Last week, one of the couples that participated in what’s colloquially known as the “College Admissions Scandal” was sentenced to a month in prison for paying a “corrupt” proctor to change the answers to their daughter’s ACT and SAT exams.
Obviously paying someone to change answers for an official exam is blatant cheating--and illegal. But the line between fraud and friendly advice sometimes is grayer than one may expect.
So let’s discuss some college admissions advisor red flags, or signs that you are either being sold results that are too good to be true (and most likely are not going to happen) or, worse, engaging in actions that can get you into serious trouble.
1. Money / Scholarships / FAFSA
A college admissions financial advisor cannot guarantee you any amount of money, not without misrepresenting your income and then causing you a whole host of problems with your acceptance and possibly even the law itself. You need to be very, very suspicious of people who claim they have a way to get you X amount of money for college.
College admissions advisors ARE knowledgeable about how to apply to FAFSA (and when), how to take advantage of scholarships and grants, and how to access money that you may not be aware of or know when to apply for. These advisors can help with simplifying your search and clarifying information that often lacks clear guidelines and procedures. (They can also help with preparing materials.)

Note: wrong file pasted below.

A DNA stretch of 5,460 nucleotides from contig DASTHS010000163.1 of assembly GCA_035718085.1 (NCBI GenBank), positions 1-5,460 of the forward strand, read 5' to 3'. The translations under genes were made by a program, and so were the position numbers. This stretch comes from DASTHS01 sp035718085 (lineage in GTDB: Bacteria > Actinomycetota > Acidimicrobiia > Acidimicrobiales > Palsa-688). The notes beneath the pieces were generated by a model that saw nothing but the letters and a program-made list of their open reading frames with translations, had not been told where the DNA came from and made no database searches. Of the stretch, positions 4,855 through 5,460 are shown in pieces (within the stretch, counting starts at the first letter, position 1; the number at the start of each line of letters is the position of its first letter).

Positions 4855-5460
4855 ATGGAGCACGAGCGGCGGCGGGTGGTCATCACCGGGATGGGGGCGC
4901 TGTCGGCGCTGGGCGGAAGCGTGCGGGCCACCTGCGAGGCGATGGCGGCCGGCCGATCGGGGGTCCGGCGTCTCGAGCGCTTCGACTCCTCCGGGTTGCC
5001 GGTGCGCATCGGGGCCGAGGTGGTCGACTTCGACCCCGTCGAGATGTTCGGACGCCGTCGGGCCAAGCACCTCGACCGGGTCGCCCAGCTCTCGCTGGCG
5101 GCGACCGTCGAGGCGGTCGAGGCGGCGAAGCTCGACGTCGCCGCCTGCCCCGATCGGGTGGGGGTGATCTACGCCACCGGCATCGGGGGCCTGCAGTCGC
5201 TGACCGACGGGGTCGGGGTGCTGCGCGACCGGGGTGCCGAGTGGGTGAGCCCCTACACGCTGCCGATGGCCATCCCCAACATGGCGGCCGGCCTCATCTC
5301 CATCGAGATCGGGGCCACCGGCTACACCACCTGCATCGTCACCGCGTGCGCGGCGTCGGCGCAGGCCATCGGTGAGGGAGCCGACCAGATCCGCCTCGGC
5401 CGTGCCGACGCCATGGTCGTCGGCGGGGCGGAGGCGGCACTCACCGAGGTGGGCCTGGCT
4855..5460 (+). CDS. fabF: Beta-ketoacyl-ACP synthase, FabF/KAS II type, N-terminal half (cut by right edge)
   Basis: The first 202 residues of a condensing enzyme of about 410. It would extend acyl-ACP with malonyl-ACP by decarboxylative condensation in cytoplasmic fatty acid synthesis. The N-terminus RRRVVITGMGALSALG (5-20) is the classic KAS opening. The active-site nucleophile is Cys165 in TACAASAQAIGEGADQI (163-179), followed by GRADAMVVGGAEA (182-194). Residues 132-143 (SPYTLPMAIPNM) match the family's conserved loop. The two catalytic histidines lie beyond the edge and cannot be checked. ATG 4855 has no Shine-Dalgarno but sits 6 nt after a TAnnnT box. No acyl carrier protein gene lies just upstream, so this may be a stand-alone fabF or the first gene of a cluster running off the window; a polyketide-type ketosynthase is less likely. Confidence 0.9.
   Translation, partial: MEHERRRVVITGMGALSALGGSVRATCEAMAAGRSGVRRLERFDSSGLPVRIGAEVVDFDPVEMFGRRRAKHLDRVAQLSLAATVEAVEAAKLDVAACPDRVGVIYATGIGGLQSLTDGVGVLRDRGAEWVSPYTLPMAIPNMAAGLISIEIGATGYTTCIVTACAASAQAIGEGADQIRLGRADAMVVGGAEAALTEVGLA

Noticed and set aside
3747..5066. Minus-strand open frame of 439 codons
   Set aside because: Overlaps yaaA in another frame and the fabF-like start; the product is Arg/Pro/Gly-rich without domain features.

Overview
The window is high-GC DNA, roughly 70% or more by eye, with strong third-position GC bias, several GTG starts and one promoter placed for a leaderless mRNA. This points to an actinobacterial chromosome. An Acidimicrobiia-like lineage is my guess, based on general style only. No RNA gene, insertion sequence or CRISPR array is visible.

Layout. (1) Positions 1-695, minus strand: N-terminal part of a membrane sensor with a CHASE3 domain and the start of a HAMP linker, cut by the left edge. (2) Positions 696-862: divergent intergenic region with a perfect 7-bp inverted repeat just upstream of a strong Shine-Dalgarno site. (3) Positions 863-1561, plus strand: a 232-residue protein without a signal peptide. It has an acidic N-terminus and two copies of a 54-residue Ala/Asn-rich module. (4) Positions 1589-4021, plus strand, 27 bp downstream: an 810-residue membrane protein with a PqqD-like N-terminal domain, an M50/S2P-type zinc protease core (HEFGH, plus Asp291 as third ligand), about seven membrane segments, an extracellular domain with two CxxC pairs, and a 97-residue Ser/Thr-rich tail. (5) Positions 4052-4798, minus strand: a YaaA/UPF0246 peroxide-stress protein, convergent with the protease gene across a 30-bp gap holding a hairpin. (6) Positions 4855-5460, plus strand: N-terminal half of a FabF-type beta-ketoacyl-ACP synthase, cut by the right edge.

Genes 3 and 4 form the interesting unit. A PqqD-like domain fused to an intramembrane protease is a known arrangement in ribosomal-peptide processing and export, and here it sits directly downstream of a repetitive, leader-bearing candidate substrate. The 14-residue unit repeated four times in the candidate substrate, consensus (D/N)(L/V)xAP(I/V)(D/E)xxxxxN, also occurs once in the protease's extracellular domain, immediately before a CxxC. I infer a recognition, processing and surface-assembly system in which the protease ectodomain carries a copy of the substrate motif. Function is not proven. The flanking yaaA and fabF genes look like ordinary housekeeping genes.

2. Applications and Essays
If you hand over your resume to someone and ask them to “do the rest” -- i.e., write the essays, fill in the applications, maybe even polish the resume itself -- then you are misrepresenting who actually did the work for the college applications and essays. Now, there are obvious gray areas when it comes to soliciting help and feedback on, say, essays. But the basic idea is that you, the student, should be putting in the most effort with YOUR college admissions materials, not blatantly paying someone to do it all (or most) for you.
College admissions advisors should be brainstorming topics WITH YOU, providing feedback on what YOU’VE WRITTEN, and offering strategies to clarify ideas and focus the application materials that YOU correct. This process should involve you AND the advisor. The advisor should not be stealing your voice in the college application, college admissions essays, or anywhere else.
Now that you have a better idea of what to expect from honest and high-quality college admissions advisors, you can make the best choice when preparing your materials over the next few weeks and months. The thing to remember is that there are no simple solutions and admissions officers know when students “fake it” through paid writers. Be yourself!
Looking for more advice on college admissions? Come to one of our upcoming seminars! Or, know what you need to do on your college applications and would like extra help? No worries! Check out B2A’s College Admissions Services (CAS)! Our professional admissions counselors and essay specialists can help you refine and focus your college applications and essays in an honest yet insightful manner.